As many as 6500 Canberrans, or 3 per cent of the city’s workforce, could lose their jobs if the mooted cuts to the public service go ahead, Chief Minister Katy Gallagher has warned.

That would be a hit worse that the dark economic days following the election of John Howard in 1996, when 3318 federal public servants lost their jobs in the first year, which represented 2 per cent of the workforce.

The result was to send Canberra into recession, an outcome the ACT government also fears with the Abbott cutbacks this year.

The Commission of Audit recommendations would slash 16,000 jobs from the public service. Speaking on the eve of the federal budget, Ms Gallagher said Canberra’s share would be 6500 jobs.

Dismissing the suggestion that Canberra should simply “diversify”, she said it was, and always would be, a government town.

The public service  was “our BHP, our Holden”.

“Even though we’ll see some change on the fringes we’re going to be an economy that relies on government work, whether it be the private sector or through jobs directly in the public system. And we should be OK with that, that was why the city was built,” she said.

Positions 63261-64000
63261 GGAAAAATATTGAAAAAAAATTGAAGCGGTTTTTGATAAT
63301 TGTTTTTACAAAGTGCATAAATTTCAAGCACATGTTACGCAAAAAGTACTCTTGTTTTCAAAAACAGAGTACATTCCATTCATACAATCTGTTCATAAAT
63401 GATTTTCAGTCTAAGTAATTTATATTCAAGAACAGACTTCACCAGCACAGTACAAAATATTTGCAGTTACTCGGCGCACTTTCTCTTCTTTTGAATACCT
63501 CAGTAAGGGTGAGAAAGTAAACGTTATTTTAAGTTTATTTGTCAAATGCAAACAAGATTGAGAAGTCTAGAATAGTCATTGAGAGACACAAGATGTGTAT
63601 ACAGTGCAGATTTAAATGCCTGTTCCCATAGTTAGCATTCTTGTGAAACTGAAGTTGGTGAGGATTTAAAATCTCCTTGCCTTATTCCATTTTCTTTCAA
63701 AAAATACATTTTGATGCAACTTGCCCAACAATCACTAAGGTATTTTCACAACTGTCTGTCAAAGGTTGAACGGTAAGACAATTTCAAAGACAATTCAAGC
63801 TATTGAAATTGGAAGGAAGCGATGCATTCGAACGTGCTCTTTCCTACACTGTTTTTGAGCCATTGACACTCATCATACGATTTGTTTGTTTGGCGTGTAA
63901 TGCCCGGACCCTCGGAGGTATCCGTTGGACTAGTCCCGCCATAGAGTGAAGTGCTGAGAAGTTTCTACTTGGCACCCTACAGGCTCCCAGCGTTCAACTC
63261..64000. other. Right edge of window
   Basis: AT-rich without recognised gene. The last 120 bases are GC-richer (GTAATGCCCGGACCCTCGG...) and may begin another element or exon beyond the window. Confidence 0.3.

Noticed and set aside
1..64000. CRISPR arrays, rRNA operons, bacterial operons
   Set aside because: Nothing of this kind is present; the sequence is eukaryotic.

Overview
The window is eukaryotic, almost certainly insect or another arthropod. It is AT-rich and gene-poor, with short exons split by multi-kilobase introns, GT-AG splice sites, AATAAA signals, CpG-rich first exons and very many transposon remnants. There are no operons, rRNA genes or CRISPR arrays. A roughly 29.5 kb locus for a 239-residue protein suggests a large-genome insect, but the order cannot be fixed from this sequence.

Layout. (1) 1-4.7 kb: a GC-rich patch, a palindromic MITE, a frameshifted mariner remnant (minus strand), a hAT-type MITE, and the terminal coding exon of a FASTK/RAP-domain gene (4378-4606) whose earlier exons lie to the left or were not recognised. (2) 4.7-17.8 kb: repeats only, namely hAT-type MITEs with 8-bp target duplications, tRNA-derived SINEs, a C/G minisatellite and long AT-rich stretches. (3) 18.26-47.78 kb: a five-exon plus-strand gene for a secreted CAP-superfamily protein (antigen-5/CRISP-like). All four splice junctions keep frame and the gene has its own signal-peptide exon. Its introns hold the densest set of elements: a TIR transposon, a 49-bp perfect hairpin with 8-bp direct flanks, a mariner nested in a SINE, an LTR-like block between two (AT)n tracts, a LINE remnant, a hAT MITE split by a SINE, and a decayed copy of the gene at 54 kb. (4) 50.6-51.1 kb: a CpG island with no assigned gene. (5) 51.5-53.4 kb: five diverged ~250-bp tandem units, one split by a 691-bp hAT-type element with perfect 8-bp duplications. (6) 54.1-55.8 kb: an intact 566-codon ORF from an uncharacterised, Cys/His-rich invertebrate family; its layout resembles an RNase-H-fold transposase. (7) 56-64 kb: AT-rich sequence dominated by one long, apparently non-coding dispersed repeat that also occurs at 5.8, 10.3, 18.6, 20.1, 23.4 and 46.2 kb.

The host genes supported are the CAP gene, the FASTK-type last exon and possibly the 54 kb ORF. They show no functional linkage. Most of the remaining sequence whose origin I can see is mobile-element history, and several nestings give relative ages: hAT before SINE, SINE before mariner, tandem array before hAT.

“I am very pleased with the work we have been doing in supporting diversification within the private sector and some of the ideas that they have had. But we’ve also got to acknowledge that as a small government, which constitutes 9 per cent of our local economy, that we don’t have the answers to everything and can’t be held responsible when the federal government acts …

“If they are going to hit us with big job losses, the ACT government can’t absorb that and shouldn’t, but we can work with others to try and support the city through what will be a pretty tough couple of years.”

While the jobs hit could be worse than 1996, the Canberra economy was in a better position now, Ms Gallagher said, with a bigger economy, a larger population and a larger private sector.

“I am not going to stand here and say it is all doom and gloom, I don’t think that is the case,” she said, anticipating a shift in the federal government's  focus from the public to private sector, which could open up opportunities for Canberra.